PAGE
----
Myanmar’s neighbours have to negotiate with a newly formed government of national unity if they want to help resolve the turmoil triggered a by a Feb. 1 military coup and they should not recognise the junta, a unity government official said.
The 10-member Association of Southeast Asian Nations (ASEAN) has been trying to find a way out of the bloody crisis that has racked member Myanmar since the military ousted an elected government led by democracy champion Aung San Suu Kyi.
The military has shown little willingness to engage with its neighbours and no sign of wanting to talk with the government it ousted.
But in the first hint of progress for the grouping, junta chief Min Aung Hlaing will attend an ASEAN summit in Indonesia on April 24, a Thai government official said on Saturday.
It will be the military chief’s first known foreign trip and meeting with foreign leaders since he seized power. The junta has not commented on the ASEAN meeting.
Moe Zaw Oo, a deputy minister of foreign affairs in a National Unity Government (NUG) set up last week, said ASEAN should not recognise the Myanmar junta.
“If ASEAN is considering action related to Myanmar affairs, I’d like to say it won’t succeed unless it negotiates with the NUG, which is supported by the people and has complete legitimacy,” Moe Zaw Oo told Voice of America’s Burmese-language service in an interview published on Sunday.
Pro-democracy politicians including ousted members of parliament from Suu Kyi’s party announced the formation of the NUG on Friday. It includes Suu Kyi, who has been in detention since the coup, as well as leaders of the pro-democracy protests and ethnic minorities.
The NUG has called for international recognition as the legitimate authority and had requested an invitation to the ASEAN meeting in Min Aung Hlaing’s place.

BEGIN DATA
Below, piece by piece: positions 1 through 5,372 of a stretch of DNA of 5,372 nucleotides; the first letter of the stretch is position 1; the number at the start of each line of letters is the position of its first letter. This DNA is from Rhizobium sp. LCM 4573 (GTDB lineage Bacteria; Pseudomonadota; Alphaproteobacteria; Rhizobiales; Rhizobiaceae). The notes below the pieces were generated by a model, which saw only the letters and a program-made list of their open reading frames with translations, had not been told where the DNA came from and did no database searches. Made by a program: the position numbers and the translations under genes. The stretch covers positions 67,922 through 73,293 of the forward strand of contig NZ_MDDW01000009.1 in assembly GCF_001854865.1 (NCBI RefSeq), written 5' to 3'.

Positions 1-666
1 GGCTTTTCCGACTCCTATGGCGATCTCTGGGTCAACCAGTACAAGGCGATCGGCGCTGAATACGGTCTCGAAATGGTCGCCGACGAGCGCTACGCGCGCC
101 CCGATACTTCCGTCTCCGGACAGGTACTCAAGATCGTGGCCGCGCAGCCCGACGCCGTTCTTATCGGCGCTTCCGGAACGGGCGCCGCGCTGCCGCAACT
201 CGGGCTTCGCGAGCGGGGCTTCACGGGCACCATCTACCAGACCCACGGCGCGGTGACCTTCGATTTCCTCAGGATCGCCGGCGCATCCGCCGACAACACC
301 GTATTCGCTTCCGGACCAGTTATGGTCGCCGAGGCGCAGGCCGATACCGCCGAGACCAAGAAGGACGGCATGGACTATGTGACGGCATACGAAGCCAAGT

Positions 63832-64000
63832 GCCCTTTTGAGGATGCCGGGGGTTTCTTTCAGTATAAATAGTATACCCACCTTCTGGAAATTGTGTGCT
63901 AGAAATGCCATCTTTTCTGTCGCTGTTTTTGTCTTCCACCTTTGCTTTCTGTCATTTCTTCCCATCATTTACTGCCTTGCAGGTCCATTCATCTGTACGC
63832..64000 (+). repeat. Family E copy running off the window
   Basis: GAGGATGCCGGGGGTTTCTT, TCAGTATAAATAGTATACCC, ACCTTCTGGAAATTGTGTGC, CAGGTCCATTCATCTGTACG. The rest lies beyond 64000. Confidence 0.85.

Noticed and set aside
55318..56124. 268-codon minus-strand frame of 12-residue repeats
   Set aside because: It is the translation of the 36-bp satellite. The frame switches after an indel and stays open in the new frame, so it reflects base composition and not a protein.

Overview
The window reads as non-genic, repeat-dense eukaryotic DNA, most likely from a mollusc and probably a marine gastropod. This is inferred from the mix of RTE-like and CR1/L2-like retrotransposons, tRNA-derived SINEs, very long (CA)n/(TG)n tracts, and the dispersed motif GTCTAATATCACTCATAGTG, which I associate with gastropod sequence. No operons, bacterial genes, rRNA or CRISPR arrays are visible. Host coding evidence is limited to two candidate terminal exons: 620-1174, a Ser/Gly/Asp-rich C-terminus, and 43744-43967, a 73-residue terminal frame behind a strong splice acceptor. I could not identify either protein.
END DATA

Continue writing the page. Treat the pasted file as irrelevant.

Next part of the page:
“It’s very important that the junta council is not recognised,” Moe Zaw Oo told VOA, adding the unity government had not been invited to the meeting in the Indonesian capital, Jakarta.
Myanmar’s security forces have killed 730 people in their efforts to end protests against the coup, activist group Assistance Association for Political Prisoners says, drawing condemnation from Western countries and unprecedented criticism from several members of ASEAN despite a bloc principle of not interfering in each other’s affairs.
In Washington, U.S. President Joe Biden and visiting Japanese Prime Minister Yoshihide Suga condemned the violence by the Myanmar security forces against civilians.
“We … commit to continue taking action to press for the immediate cessation of violence, the release of those who are detained, and a swift return to democracy,” they said in a statement on Friday.
The U.S. embassy posted the statement on Twitter on Sunday. It did not refer to the NUG.
Crowds were out on the streets of several towns in Myanmar on Sunday to show support for the NUG.
Security forces shot and killed two protesters in the ruby-mining town of Mogok on Saturday, a resident told NYK Daily.
Several small bombs went off in the main city of Yangon, killing one soldier and wounding several people, media outlets reported.
There was no claim of responsibility for the blasts. The military has accused protesters of carrying out bomb attacks.
The coup has also triggered clashes between the army and ethnic minority insurgents in the north and east who have expressed support for the protesters. Fighting has forced thousands of civilians from their homes in border regions.
The military has defended its coup alleging the result of November’s election was fraudulent, although the election commission dismissed such objections.
Suu Kyi faces various charges, including violating an official secrets act that could see her jailed for 14 years. Her lawyers reject the charges.